Subject: Re: ancillary data alignment and binary backward compatibility
To: Jun-ichiro itojun Hagino <>
From: Chris G. Demetriou <>
List: tech-net
Date: 03/08/2000 11:38:23
Jun-ichiro itojun Hagino <> writes:
> 	Before sometime y2k, ancillary message alignment was not conformant
> 	to Posix.1g (it was aligned to 3, not ALIGNBYTES).

Perhaps I missed the discussion of this, but what's the exact wording
of .1g in this regard?  (Does it specifically say "ALIGNBYTES" (doubt
it), mention system alignment for the relevant data types, strictest
system alignment or what?

ALIGNBYTES is '7' on sparc because it aligns the "strictest data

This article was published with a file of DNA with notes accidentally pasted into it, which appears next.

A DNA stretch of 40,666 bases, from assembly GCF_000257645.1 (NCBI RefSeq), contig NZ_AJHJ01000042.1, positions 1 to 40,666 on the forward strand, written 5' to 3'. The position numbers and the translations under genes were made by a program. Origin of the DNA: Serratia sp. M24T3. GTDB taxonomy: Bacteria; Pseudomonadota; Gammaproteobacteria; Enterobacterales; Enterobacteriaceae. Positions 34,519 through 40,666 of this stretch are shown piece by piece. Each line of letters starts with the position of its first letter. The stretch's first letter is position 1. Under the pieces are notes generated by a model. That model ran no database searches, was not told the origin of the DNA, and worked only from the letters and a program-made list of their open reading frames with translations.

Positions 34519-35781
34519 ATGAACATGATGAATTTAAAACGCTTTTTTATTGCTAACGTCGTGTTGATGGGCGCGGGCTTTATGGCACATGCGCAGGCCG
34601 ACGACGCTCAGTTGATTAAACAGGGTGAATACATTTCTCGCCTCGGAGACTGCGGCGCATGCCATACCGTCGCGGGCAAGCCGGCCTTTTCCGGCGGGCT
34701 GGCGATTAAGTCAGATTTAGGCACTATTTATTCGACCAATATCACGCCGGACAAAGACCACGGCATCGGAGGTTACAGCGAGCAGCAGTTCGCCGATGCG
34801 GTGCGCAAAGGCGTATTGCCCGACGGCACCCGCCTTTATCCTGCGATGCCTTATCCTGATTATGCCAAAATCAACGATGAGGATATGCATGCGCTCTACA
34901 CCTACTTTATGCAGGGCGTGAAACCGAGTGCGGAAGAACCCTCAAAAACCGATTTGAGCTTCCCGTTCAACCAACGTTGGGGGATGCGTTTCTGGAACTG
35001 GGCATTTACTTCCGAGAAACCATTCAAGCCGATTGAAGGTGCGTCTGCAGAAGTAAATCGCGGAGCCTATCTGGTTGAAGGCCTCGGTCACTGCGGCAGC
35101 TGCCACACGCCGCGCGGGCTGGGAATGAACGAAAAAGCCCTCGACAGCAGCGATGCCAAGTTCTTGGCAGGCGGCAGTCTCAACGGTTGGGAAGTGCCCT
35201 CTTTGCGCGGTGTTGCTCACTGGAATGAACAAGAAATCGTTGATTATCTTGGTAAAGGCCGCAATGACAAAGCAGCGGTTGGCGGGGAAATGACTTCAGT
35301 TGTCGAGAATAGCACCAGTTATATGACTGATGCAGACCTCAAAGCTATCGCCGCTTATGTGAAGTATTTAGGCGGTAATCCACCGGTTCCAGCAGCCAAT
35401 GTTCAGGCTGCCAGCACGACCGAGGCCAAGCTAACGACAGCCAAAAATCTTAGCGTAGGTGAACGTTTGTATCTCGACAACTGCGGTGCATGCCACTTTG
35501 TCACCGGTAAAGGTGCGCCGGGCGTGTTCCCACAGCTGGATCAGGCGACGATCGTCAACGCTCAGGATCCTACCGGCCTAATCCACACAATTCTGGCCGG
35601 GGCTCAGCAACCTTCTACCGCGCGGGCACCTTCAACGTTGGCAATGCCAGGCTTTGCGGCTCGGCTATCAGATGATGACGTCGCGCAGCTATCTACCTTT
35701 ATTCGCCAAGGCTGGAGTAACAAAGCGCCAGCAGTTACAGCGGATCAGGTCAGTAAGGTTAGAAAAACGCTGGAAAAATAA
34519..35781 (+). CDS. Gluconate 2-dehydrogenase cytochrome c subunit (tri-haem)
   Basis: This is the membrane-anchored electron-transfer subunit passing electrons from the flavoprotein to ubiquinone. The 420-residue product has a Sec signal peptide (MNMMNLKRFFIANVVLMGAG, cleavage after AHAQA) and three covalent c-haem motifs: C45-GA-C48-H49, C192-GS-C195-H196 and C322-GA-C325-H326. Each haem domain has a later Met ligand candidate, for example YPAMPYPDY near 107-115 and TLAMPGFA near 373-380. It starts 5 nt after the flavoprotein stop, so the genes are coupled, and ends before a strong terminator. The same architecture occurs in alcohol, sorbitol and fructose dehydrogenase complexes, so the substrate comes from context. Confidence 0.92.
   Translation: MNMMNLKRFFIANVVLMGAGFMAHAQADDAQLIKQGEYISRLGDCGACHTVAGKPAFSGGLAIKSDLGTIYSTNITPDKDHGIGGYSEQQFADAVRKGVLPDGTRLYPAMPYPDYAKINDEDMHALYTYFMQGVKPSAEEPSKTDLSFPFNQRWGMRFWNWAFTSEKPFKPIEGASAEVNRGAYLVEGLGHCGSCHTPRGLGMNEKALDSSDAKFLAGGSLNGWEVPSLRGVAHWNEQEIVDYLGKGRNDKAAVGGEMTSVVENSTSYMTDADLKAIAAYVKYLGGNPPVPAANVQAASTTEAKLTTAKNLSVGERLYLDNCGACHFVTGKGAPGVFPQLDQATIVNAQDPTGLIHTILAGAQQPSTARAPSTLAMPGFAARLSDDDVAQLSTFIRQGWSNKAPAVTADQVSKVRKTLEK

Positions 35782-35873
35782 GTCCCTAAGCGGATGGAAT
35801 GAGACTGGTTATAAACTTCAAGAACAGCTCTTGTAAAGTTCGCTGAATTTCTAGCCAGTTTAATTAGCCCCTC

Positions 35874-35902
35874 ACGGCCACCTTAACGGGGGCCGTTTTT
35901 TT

type".  If i recall correctly, on the sparc, the only native data type
that needs to be aligned to 8-byte boundaries is "double," and it was
made that way to accomodate that.  (long longs may also need to be
aligned, i'm not sure about that.  looking at gcc, this may now be
true, though i'm not convinced it was originally.)  i may be

> 	the kernel have no way to detect what the userland code thinks about
> 	ancillary data alignment, so kernel cannot really adapt to the
> 	alignment compiled into userland code.

That's not true.  You could, for instance, change the syscall numbers
of the syscalls that use the data.  This has been done in the past
when features in structures, or their sizes or alignments, have been

basically, what you're saying here is, you didn't do the work of
making the bits compatible, and you don't think it's necessary to do

Whether that is or isn't the right decision, I don't know, and i'm not
going to beat the horse to a pulp...

Chris Demetriou - -
Disclaimer: Not speaking for NetBSD, just expressing my own opinion.